While there is no deduction for Roth IRA contributions, qualified distributions from a Roth account are tax-free. Savers can also withdraw their original contributions without taxes. A Roth IRA is often an attractive savings vehicle for people who expect their tax rate to be higher in retirement than it currently is. Roth IRAs allow you to pay taxes on the money you enter your account, and then all future withdrawals are tax-free.
Contributions to the Roth IRA are not taxable because the contributions you make to them are usually made with money after taxes and you can't deduct them. If an IRA holder performs multiple Roth conversions, the five-year period is determined separately for each conversion. Individual taxpayers should seek competent professional assistance to ensure that this is a good idea and that Roth IRA transactions are handled correctly. Like income from a traditional retirement account or a life insurance policy, money you leave your heirs in a Roth IRA does not have to go through the probate process.
First, distributions of Roth IRA assets from regular participants' contributions and non-taxable conversions can be made at any time, free of taxes and penalties. Investing money in a Roth IRA provides you with many benefits, namely that your money grows tax-free over time. If an excess contribution is made to a Roth IRA and then eliminated, this contribution cannot be used to determine the five-year period for qualifying distributions. If you've met the five-year withholding requirement, you can withdraw money from a Roth IRA without taxes or penalties.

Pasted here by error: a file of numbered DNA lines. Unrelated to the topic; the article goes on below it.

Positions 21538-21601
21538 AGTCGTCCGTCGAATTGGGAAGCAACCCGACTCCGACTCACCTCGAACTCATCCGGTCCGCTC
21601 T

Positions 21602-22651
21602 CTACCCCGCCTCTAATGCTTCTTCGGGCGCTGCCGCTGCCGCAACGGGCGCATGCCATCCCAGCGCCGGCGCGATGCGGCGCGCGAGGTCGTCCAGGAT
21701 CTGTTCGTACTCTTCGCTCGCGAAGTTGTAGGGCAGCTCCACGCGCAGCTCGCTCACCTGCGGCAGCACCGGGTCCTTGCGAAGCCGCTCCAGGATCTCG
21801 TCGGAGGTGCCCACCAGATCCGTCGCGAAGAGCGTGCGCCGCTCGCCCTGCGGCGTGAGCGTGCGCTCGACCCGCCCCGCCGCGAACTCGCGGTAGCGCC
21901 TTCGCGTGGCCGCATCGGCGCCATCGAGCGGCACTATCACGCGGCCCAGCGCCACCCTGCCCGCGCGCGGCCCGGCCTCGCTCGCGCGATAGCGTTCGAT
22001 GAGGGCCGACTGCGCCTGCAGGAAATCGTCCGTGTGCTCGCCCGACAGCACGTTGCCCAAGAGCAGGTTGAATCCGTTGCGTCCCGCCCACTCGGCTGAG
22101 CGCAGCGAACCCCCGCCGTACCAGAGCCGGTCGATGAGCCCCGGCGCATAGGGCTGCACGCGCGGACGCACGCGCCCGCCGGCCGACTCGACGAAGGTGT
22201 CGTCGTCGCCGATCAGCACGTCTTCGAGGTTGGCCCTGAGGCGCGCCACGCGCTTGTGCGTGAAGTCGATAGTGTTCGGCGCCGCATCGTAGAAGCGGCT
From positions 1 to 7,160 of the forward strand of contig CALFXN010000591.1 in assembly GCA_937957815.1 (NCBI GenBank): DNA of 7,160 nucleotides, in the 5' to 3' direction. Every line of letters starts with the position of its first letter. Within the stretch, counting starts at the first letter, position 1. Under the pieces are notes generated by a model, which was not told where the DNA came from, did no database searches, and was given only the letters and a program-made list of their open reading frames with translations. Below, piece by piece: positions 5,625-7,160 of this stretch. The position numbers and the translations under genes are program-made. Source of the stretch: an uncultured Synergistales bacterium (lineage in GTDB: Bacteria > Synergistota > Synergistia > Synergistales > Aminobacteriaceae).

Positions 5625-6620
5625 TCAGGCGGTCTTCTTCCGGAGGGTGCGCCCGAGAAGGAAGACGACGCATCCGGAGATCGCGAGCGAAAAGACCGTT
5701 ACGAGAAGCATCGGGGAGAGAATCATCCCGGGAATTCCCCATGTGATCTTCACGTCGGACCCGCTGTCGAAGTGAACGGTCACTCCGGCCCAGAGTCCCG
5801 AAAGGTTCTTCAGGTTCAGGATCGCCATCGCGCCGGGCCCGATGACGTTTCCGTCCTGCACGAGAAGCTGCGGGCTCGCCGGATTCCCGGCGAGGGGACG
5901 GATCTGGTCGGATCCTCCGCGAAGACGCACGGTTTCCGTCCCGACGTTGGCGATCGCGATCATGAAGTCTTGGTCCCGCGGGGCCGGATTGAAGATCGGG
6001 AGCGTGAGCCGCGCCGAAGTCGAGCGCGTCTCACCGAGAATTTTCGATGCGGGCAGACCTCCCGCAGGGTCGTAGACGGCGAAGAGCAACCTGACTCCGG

As a general rule, if you meet both the age and time requirements for which the account was open, your withdrawal from the Roth IRA will not be taxed. If you converted a traditional IRA into a Roth IRA, the rules are a little different and will be discussed later. Because you contribute after-tax money to a Roth IRA, no deduction can be applied in the year you contribute to the account. If you make a distribution of Roth IRA earnings before you turn 59 and a half and before the account turns five, earnings may be subject to taxes and penalties.
Because your Roth IRA funds come from your contributions and not from tax-subsidized earnings, you can take advantage of your contributions (but not your earnings) free of taxes and penalties at any time you want to. When you make a Roth IRA distribution, the withdrawal is considered to come first from contributions and then from profits.